2. Yes. There’s a complete disjunct of paradigms here (that’s a good use of Latin, isn’t it?). Porter thinks the ultimate objective is subjective and objective safety on roads shared with (potentially) high volumes of motor vehicles. We view that vision as a mirage: it can’t happen, for interrelated reasons of causality. You can’t ever get, as you rightly say, large numbers of people cycling on motor-dominated roads, because it’s always unpleasant (noisy, polluted, unsocial and slightly alienating) even if subjectively safe, so cycling remains a small minority pursuit where an integrationist policy is pursued, and cyclists always remain misunderstood, discriminated-against, third-class citizens, and therefore you can’t ever politically get the serious drive for safety on the roads that Porter calls for. It’s a destructive circuit, and we’ve been round this loop enough times historically to know it’s true. The Dutch and Danes, on the other hand, have a model that works.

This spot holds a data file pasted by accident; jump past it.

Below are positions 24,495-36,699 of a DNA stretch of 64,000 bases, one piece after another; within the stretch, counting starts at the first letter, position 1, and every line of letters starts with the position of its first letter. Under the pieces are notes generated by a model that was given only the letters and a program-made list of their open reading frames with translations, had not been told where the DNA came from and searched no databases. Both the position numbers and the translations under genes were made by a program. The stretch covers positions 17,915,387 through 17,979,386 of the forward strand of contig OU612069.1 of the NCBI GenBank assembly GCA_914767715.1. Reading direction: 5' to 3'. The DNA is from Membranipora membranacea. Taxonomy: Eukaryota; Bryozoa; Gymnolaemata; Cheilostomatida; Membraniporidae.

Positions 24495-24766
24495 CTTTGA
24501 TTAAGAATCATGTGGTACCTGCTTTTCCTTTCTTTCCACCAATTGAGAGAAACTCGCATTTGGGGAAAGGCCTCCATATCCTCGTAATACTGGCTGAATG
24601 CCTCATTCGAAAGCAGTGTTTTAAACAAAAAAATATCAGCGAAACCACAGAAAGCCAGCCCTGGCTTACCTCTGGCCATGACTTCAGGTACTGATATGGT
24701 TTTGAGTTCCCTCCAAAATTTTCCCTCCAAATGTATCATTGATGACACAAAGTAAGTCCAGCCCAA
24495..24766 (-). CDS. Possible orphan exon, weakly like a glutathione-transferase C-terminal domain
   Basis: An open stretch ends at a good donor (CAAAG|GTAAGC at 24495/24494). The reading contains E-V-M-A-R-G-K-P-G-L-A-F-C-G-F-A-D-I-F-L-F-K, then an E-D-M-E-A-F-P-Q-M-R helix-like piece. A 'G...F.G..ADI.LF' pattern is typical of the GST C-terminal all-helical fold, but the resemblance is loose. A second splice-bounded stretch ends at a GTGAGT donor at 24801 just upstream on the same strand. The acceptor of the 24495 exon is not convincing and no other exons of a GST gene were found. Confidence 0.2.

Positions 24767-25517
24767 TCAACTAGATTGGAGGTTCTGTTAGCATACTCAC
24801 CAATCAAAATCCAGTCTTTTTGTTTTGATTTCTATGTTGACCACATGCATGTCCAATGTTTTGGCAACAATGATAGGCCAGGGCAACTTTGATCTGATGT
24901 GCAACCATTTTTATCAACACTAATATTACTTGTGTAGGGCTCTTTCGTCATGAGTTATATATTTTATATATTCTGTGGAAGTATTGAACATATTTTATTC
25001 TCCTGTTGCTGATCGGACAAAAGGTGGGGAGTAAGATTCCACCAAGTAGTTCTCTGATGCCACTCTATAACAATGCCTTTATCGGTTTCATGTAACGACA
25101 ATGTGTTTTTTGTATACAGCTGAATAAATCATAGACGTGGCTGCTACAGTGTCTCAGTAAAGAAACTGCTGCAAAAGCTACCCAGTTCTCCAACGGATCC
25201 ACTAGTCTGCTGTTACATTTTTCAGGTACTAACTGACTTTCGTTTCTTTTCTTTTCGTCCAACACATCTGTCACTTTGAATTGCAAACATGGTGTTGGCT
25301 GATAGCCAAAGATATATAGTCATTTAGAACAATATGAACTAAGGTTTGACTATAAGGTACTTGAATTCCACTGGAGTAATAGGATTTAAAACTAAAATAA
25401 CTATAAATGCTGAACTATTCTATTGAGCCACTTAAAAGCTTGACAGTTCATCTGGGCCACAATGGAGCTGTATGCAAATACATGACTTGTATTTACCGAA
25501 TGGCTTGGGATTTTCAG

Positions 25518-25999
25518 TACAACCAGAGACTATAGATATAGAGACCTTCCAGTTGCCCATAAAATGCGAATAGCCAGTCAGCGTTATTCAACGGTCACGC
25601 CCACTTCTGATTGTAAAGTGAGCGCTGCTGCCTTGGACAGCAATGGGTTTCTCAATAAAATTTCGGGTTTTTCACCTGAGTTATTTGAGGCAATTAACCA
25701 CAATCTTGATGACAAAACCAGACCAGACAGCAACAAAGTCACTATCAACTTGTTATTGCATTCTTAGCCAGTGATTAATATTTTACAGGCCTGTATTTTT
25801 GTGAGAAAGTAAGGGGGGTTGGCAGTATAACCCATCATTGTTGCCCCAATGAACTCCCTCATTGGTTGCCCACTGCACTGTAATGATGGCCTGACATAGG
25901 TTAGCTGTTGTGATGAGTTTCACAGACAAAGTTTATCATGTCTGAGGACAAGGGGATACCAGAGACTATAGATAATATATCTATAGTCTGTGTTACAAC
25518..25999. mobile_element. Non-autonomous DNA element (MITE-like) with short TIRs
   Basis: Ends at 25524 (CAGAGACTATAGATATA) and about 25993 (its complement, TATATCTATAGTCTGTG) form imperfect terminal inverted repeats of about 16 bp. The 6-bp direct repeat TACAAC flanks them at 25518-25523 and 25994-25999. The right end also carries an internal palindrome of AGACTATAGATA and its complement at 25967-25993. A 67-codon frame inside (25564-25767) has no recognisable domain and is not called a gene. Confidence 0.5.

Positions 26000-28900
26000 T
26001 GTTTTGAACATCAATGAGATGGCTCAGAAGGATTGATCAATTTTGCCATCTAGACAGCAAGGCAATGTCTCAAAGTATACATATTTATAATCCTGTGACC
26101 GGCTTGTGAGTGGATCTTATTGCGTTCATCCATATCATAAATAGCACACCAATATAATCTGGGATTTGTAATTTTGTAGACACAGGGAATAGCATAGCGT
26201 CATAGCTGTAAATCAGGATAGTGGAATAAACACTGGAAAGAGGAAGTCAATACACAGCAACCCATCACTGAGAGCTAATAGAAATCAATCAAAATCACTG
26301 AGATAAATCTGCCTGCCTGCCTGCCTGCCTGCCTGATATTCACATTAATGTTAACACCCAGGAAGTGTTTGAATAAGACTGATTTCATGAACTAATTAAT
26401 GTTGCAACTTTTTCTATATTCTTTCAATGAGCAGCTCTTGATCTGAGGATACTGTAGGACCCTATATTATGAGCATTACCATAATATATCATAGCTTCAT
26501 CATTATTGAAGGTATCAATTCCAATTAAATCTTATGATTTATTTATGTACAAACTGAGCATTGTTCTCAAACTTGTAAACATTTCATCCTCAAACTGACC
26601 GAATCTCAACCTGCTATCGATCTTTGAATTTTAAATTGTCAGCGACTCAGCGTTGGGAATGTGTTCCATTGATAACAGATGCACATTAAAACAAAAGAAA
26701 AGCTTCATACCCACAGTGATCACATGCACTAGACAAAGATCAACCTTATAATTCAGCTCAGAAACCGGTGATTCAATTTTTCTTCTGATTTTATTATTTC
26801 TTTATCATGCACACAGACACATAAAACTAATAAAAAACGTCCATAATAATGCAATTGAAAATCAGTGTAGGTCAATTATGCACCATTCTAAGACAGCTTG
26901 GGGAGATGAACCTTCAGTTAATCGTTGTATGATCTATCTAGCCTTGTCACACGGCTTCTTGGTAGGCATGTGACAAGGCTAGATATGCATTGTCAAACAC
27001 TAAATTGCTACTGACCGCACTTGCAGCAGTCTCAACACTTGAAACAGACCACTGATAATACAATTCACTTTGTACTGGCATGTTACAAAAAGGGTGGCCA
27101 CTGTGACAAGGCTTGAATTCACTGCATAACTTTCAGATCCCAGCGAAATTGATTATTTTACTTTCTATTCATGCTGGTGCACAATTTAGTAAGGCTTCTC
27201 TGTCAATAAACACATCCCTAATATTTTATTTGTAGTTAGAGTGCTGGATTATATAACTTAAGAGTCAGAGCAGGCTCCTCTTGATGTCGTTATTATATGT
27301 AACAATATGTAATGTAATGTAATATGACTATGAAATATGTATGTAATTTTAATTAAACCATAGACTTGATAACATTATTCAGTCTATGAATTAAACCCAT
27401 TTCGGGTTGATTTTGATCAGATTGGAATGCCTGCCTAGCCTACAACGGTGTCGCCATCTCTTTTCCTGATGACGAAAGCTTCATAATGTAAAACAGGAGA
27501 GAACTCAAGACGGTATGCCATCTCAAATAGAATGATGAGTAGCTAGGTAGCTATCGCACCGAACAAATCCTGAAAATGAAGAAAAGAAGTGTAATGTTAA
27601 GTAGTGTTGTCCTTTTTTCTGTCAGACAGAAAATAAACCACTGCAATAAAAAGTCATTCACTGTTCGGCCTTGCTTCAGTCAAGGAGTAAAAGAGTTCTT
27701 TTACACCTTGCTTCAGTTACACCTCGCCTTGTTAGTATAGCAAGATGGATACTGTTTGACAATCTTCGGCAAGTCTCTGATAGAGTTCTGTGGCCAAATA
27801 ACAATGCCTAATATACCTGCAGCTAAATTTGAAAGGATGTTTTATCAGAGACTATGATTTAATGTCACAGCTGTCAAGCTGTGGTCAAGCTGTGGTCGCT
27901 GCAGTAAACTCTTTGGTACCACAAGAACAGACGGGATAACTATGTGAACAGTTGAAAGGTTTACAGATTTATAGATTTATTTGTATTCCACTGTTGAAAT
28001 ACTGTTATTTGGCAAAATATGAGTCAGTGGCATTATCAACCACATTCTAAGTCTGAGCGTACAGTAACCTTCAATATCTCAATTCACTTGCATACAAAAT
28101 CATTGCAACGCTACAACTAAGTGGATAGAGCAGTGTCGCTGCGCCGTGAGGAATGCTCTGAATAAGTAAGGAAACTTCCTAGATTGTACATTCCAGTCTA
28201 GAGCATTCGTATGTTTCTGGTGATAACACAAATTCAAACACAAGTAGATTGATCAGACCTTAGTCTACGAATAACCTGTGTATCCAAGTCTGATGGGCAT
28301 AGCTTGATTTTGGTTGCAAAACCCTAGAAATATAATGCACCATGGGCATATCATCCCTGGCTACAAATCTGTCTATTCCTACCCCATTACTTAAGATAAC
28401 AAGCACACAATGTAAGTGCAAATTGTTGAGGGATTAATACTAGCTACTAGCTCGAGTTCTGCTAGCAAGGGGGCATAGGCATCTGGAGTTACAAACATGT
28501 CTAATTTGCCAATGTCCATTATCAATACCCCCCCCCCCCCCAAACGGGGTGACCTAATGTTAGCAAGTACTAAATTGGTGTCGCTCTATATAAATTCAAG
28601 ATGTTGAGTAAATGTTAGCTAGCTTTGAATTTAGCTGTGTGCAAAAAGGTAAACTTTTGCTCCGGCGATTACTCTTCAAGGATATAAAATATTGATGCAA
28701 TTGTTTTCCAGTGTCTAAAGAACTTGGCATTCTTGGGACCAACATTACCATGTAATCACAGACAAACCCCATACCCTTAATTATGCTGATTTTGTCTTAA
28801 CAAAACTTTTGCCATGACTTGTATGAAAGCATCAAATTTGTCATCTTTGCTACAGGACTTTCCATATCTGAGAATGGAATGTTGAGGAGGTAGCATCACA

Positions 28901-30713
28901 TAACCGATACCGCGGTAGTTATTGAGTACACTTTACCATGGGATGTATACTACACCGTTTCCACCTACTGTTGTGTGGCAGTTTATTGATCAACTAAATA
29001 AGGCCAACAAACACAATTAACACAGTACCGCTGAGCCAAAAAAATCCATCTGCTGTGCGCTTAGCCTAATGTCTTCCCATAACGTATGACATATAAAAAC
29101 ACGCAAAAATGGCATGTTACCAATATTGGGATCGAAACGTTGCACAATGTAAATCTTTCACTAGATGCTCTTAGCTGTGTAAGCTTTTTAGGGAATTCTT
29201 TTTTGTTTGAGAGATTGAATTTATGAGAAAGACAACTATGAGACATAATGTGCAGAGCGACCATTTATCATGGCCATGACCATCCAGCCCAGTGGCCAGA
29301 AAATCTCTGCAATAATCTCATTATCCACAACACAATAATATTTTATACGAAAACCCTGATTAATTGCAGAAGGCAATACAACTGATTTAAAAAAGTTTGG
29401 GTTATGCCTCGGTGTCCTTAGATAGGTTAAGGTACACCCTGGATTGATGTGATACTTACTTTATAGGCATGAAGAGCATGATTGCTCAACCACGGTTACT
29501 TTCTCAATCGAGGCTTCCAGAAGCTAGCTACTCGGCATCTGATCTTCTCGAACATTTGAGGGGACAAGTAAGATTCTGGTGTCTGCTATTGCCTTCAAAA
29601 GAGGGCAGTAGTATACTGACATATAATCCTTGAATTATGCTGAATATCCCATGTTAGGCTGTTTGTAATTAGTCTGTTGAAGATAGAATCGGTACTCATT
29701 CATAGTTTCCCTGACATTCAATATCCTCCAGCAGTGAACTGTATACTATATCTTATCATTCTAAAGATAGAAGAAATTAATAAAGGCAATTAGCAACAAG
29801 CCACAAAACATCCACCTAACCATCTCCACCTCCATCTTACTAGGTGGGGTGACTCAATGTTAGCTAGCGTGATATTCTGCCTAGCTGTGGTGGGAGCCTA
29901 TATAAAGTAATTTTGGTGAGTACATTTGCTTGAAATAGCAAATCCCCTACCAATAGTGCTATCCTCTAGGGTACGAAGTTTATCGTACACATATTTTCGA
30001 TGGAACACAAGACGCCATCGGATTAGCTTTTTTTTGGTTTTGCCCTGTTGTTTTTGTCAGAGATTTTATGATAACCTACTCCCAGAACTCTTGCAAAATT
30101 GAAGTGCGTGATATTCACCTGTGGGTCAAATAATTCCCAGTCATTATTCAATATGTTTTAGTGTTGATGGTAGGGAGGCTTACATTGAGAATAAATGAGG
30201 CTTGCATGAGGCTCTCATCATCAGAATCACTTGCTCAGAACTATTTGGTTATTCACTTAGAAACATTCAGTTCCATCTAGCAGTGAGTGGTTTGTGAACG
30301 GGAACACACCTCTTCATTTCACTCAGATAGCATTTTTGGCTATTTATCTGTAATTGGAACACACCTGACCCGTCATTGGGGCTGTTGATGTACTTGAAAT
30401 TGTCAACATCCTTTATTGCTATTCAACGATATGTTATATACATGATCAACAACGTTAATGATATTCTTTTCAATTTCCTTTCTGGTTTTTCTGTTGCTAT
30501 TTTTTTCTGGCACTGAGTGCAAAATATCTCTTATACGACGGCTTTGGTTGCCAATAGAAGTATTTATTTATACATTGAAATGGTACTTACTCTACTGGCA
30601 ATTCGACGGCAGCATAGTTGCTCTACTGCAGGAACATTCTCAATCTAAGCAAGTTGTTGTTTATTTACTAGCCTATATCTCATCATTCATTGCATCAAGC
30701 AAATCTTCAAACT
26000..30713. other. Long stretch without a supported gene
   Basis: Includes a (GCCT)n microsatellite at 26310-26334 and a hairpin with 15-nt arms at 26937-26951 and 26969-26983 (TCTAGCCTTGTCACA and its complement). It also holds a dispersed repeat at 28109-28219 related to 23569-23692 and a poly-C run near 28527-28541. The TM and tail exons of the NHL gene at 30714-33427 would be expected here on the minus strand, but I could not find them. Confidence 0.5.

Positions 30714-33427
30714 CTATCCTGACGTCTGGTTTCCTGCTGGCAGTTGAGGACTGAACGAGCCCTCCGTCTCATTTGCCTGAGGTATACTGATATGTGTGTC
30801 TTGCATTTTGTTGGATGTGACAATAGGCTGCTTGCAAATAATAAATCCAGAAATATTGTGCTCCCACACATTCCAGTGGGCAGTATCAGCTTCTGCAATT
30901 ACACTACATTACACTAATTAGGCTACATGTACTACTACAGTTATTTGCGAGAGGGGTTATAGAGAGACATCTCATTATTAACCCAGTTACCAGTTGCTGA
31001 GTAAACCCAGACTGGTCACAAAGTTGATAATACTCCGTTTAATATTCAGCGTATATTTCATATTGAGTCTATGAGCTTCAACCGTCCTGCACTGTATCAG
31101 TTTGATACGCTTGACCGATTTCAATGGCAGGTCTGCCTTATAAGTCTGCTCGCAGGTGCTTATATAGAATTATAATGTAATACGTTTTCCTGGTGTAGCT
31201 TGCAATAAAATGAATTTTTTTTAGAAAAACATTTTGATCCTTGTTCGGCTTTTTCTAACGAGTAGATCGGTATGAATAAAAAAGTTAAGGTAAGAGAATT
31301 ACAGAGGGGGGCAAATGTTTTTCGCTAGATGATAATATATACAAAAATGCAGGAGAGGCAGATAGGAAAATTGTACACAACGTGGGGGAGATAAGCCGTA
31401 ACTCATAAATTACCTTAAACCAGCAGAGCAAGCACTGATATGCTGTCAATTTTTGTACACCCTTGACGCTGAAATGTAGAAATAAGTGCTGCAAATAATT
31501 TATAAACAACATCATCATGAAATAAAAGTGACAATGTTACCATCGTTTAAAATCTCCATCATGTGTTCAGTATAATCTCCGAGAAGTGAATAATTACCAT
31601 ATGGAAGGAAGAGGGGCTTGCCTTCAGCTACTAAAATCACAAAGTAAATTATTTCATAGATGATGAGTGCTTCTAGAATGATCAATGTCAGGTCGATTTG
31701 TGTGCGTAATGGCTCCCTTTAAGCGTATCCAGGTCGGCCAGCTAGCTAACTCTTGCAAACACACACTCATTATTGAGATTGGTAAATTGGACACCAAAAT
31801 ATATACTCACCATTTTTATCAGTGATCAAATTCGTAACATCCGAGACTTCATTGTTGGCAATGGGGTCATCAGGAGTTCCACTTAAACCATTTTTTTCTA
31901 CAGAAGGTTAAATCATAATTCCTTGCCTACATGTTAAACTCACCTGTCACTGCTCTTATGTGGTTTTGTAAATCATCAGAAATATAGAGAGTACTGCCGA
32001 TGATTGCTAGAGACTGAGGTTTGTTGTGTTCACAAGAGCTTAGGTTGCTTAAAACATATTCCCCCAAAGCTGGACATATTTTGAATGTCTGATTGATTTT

• Luke says:

      David, sorry, paradigm is Greek.

      But I agree with you and the original post. I’m not sure why so many people struggle with the twin ideas that (a) cycling on certain roads just is not pleasant, whether or not it’s safe, so segregation there is a good idea (b) you don’t need segregation everywhere, particularly if traffic planning has discouraged through traffic from, say, backstreets and country lanes.

  3. WilliamNB says:

    I too have immense respect for Mr Porter, and I’ve been following his blog for a long time now. However, periodically I have found myself disagreeing with him, and certainly I’m in complete agreement with you regarding the points he raised.
    My next statement may come across as unfair (it isn’t) and over-generalising (which it is, to some extent) but we must remember that Mr Porter is a dedicated “roadie” and roadies mostly campaign against segregation.